This is Akamai’s recent survey of world internet speeds. Life on the internet is great, in South Korea. Less great in India. But none of these countries have anything on the moon:
NASA’s Lunar Laser Communication Demonstration (LLCD) has made history using a pulsed laser beam to transmit data over the 239,000 miles between the moon and Earth at a record-breaking download rate of 622 megabits per second (Mbps).
LLCD is NASA’s first system for two-way communication using a laser instead of radio waves. It also has demonstrated an error-free data upload rate of 20 Mbps transmitted from the primary ground station in New Mexico to the spacecraft currently orbiting the moon.
If this connection were used to send, say, a Blu-ray rip of The Dark Knight from the moon, it would take about 30 seconds. Downloading a typical five minute MP3 would take less than a second. Downloading OS X Mavericks, which is about 5 GB, would take a minute. You could send the entirety of Spotify’s music collection — over 20m songs — from the moon, where it is used for moon dancing, the greatest reduced-gravity pastime, in about eight days. There’s no texting on the moon! Only iMessage over Wi-Fi.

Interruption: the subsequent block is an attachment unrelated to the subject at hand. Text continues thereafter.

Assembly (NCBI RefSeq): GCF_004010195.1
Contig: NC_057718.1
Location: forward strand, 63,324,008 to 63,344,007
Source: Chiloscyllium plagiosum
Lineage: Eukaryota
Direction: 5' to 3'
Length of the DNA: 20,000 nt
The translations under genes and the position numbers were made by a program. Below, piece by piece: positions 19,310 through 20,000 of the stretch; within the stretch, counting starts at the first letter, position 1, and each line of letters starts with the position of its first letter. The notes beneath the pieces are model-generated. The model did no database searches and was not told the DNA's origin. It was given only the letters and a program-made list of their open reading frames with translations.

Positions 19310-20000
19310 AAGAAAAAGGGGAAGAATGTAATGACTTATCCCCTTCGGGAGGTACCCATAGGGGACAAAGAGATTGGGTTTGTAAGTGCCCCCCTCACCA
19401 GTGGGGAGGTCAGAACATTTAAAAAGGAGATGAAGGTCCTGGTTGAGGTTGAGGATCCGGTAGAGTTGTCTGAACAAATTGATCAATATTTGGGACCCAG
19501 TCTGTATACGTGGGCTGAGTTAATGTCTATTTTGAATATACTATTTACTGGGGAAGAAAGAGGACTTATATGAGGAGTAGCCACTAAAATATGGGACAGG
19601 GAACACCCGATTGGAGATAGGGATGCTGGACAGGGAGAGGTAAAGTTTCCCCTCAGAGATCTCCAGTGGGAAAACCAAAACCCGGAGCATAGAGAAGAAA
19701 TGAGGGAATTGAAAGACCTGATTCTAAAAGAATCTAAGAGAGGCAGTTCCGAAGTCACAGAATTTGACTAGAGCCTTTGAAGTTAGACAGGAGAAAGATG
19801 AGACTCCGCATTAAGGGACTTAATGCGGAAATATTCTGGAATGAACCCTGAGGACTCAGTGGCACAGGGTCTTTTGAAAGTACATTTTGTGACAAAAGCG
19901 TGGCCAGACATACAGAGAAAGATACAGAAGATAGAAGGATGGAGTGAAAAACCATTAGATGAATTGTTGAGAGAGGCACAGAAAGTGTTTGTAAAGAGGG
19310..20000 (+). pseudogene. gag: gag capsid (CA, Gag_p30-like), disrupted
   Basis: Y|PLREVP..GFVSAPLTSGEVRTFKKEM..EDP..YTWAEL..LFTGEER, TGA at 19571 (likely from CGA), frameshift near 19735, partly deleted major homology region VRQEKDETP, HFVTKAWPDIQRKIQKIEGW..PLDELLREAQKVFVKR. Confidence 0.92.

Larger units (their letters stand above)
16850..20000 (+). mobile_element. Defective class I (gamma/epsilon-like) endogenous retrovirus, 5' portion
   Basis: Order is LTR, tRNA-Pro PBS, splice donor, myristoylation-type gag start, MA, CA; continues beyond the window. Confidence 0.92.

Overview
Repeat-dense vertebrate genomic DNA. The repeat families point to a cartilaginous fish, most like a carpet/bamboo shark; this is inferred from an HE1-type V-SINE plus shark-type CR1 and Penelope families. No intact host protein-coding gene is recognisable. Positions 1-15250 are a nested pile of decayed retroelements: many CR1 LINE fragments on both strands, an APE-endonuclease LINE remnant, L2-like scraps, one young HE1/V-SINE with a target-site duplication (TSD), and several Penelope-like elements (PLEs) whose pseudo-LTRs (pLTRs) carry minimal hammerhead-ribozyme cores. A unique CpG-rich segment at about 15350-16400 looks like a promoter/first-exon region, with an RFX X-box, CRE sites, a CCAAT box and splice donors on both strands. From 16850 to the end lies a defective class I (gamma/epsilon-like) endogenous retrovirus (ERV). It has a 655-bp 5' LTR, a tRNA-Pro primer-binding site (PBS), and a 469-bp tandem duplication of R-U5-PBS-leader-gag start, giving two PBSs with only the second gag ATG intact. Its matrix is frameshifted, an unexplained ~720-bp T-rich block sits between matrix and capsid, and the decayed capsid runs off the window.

Of course, this connection is a two-way communications channel test, used exclusively for the transmission of scientific data and with no connection to the internet. Also, the download speed on the moon side is a mere 20mbps — stil faster than any national average by far — and the multi-second latency would just ruin Call of Duty.
Nobody has been to the moon since 1972, and NASA is having trouble hiring astronauts. Maybe this will help! We just need to adjust our imaginations for the new future of space travel: The moonbase will have Netflix.
Update: an earlier version of this post identified the moon orbiter’s download speed as greater than its upload speed; the reverse is true.